Victorian poetry regularly makes the top ten poems in public surveys, and much of our conception of what makes ‘good’ poetry was shaped by poets like Tennyson, Browning, Rossetti, and Arnold. This period formed the emotional and social attitudes which linger today – even in post-modern texts which claim to have moved beyond them. While the Romantics were read by the literati, the Victorian poets in this unit formed the core of public poetry consumption. An understanding of this period is essential for students who will read Edwardian and Modernist literature in later terms, by showing them what these writers and artists reacted against.

 

The unit is designed to be taught over an 8-10 week term, and contains:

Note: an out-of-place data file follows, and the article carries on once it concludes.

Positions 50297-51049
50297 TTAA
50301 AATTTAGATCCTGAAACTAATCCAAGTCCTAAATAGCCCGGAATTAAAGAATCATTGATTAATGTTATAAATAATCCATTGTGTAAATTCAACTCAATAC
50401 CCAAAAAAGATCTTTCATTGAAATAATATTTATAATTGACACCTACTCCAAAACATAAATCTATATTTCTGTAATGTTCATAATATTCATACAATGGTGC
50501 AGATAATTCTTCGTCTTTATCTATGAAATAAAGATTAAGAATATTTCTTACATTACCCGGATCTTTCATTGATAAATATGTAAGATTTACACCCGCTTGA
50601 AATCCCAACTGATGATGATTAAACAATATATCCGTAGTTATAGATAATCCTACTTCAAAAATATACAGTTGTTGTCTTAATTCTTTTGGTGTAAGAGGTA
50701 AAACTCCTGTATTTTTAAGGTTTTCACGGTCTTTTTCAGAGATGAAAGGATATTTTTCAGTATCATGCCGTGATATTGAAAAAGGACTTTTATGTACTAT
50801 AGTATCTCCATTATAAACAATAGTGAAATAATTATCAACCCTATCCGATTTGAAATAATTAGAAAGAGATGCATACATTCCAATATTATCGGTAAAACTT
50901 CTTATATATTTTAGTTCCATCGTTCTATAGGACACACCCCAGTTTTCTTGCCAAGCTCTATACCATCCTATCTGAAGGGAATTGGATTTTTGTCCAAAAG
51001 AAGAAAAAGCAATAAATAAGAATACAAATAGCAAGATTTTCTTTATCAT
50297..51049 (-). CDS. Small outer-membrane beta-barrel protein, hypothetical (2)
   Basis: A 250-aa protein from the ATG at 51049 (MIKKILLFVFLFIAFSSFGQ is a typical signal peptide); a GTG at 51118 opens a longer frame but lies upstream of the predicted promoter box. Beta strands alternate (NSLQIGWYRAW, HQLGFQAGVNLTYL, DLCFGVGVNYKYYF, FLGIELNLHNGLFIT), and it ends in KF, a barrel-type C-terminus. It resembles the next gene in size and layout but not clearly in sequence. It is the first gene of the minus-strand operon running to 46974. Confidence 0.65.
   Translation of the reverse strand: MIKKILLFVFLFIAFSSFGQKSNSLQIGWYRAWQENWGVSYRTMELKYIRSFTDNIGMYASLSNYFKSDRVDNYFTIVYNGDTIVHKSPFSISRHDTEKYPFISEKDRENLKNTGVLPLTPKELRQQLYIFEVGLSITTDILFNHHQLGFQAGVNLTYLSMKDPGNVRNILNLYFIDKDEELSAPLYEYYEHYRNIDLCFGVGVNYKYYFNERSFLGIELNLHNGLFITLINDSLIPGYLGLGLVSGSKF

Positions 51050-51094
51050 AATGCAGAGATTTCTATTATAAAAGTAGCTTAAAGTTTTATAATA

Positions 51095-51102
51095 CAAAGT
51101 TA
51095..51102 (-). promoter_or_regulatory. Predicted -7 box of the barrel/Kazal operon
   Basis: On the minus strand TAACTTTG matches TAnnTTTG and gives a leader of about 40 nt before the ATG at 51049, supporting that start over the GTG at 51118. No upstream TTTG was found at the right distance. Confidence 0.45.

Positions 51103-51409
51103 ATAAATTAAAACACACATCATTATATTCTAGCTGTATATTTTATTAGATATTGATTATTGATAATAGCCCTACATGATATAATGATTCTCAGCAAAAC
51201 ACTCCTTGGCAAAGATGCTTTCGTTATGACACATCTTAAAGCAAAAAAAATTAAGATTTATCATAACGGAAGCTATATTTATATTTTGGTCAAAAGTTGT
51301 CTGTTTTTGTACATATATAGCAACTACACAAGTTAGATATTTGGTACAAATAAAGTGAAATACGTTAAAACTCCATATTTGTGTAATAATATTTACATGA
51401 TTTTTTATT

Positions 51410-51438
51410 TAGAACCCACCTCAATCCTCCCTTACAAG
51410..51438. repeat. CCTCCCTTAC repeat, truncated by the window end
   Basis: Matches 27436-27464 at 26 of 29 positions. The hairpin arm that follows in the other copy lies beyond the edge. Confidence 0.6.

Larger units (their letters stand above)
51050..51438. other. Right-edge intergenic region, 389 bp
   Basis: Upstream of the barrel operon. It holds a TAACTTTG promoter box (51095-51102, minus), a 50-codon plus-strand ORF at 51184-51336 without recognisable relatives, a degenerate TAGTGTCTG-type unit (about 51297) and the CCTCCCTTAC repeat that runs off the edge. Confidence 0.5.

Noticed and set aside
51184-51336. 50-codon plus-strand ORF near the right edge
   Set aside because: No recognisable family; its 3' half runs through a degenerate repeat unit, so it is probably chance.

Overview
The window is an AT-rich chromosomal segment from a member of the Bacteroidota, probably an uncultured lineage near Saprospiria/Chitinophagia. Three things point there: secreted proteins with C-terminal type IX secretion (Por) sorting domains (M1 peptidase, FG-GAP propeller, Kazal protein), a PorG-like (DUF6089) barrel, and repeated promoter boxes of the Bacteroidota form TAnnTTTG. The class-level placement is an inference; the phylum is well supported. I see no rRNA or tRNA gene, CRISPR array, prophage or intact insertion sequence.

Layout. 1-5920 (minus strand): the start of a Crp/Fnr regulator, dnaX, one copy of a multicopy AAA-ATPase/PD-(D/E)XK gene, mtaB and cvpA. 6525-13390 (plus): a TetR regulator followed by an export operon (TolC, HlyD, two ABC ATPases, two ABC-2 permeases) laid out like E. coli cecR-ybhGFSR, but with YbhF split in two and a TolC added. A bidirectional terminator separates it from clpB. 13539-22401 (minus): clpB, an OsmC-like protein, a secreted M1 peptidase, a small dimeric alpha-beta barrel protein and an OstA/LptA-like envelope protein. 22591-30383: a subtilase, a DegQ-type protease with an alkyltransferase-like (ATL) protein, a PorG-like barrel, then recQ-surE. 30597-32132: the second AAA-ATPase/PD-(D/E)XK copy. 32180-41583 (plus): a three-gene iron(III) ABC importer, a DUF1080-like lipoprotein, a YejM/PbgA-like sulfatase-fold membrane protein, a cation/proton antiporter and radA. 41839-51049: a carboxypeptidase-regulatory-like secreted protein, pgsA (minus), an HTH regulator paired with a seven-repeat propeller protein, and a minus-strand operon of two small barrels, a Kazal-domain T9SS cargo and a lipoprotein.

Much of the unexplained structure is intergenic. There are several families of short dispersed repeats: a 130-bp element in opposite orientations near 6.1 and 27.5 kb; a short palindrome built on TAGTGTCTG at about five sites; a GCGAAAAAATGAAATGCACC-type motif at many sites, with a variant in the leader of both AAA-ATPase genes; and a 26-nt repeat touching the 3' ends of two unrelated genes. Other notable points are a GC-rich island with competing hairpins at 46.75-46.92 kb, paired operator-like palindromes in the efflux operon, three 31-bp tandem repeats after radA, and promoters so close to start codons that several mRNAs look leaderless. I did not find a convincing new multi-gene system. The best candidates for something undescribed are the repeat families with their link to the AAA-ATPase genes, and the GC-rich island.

1. Introduction to Victorian Britain – an easy research task which students can do together or individually, drawing on readily-available online resources about the nineteenth century.

2. Seven poetry-focused modules:

o The Poet Laureate: Alfred, Lord Tennyson

o The Pre-Raphaelites: Dante Gabriel and Christina Rossetti

o Celebrity Marriages: Elizabeth Barrett and Robert Browning

o Personal Piety: Matthew Arnold and Gerald Manley Hopkins

o Nonsense Poetry: Edward Lear and Lewis Carroll

o The Poetry of Empire: Rudyard Kipling and Thomas Hardy

o America: Walt Whitman and Emily Dickinson

3. A short list of films, documentaries, and series which students can watch for context.

4. An essay-based assessment task suitable for students aged 15-16

Unit of Work: Victorian Poetry

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